As we reflect on these unique qualities (rasa), it is important as well to consider the present, the point from which we encounter the future, and from which we must find our voice. OTHER IMAGININGS is intended to create community (you included) and assert absolute equivalence among all participants so that no labor, no effort, no artist known or unknown is prized above any other. This artwork is an attempt to weave together stories rooted in community in order to create a primal resource for understanding and collaboration.
"With Word for Word, Laurie Lisle enters the pantheon of great memoirists . . . Bolstered by exquisite, evocative observations of the physical world that inform her prose, past and present, she threads a fine line between revelation and reticence, generously exposing her most intimate feelings about the conflicts and sacrifices inherent in the need for both love and freedom, as a woman and a writer. If ever there is a book that will trigger a desire to pen one's own memoir, this is it." --Marnie Mueller, author of My Mother's Island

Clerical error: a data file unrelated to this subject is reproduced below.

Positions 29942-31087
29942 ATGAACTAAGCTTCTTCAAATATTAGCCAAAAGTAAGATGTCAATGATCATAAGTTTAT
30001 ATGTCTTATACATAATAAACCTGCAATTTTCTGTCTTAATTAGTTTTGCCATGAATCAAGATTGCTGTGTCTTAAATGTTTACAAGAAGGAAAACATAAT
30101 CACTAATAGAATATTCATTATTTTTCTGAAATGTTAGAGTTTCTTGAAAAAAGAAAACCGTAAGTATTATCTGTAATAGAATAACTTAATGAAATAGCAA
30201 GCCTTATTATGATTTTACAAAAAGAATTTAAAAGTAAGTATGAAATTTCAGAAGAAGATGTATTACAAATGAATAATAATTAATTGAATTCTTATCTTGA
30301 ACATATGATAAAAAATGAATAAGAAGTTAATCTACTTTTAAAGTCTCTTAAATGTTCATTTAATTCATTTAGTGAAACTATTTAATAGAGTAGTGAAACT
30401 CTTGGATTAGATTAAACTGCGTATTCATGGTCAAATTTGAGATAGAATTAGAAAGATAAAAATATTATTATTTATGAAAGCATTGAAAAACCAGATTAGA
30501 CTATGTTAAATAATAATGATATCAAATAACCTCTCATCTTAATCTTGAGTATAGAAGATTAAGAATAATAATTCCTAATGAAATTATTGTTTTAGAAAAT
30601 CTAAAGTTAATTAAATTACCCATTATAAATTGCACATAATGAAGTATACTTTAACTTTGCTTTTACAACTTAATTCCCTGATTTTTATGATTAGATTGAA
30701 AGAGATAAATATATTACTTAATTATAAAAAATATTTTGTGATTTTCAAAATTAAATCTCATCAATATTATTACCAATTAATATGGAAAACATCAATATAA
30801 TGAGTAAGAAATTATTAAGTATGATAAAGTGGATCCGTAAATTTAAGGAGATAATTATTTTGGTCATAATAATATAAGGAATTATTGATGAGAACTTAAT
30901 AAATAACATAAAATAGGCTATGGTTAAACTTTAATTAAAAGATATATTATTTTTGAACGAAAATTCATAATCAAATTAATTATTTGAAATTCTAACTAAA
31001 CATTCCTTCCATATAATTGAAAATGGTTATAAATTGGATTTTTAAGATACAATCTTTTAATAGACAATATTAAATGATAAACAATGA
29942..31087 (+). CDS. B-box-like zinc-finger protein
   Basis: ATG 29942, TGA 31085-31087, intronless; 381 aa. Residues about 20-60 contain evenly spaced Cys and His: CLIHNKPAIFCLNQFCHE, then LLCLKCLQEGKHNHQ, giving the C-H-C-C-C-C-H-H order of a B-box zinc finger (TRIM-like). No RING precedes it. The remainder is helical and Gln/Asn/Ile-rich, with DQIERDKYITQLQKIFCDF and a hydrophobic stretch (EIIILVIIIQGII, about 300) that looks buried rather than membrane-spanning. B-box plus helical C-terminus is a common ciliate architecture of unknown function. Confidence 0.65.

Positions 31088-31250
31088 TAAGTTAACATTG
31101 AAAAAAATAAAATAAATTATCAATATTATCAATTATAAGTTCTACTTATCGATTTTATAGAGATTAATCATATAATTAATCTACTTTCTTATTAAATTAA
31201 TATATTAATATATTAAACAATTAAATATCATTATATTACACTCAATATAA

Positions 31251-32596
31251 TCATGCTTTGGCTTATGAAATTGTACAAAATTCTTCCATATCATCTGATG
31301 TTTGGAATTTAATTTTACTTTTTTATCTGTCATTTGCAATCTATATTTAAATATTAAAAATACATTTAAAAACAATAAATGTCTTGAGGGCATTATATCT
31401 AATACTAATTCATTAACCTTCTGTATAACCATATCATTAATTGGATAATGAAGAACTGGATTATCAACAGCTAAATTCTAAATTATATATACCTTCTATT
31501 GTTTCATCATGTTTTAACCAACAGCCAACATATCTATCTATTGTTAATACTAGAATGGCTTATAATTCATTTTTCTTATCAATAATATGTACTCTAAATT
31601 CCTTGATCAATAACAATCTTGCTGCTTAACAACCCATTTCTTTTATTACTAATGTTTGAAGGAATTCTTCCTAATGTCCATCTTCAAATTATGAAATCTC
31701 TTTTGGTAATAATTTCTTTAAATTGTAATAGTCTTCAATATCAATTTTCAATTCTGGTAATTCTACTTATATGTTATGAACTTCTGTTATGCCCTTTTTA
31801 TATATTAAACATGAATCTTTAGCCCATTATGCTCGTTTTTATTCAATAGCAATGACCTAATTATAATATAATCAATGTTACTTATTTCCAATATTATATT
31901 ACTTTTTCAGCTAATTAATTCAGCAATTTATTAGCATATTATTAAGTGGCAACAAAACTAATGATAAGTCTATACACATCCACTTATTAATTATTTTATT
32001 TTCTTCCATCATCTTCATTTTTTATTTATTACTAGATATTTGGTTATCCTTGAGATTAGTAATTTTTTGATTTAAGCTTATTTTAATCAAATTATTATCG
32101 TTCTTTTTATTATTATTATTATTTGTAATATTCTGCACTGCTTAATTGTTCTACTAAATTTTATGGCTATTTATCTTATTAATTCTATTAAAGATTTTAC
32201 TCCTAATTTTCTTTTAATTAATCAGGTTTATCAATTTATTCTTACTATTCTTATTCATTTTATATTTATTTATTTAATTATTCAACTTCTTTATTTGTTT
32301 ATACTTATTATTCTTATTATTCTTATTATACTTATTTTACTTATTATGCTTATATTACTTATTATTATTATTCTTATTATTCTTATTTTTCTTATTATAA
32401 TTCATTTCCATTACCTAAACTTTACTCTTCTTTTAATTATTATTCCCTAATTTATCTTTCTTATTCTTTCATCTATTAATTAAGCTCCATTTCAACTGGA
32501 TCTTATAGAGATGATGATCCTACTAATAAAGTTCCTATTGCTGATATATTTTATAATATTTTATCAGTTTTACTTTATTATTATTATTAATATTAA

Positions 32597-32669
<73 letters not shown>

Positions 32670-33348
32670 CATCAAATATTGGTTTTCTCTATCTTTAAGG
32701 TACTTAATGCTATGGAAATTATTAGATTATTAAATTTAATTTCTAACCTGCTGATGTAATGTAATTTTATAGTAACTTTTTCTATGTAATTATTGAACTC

"Word for Word is a perfect title for a memoir about the hard-earned creation of a writer's life that is wrested out of the honest self-examination of a woman who faces the personal, family, class, and social forces that shaped—but did not determine—the person and writer she would become. A richly rewarding read."--Lois Rudnick, author of Mabel Dodge Luhan: New Woman, New Worlds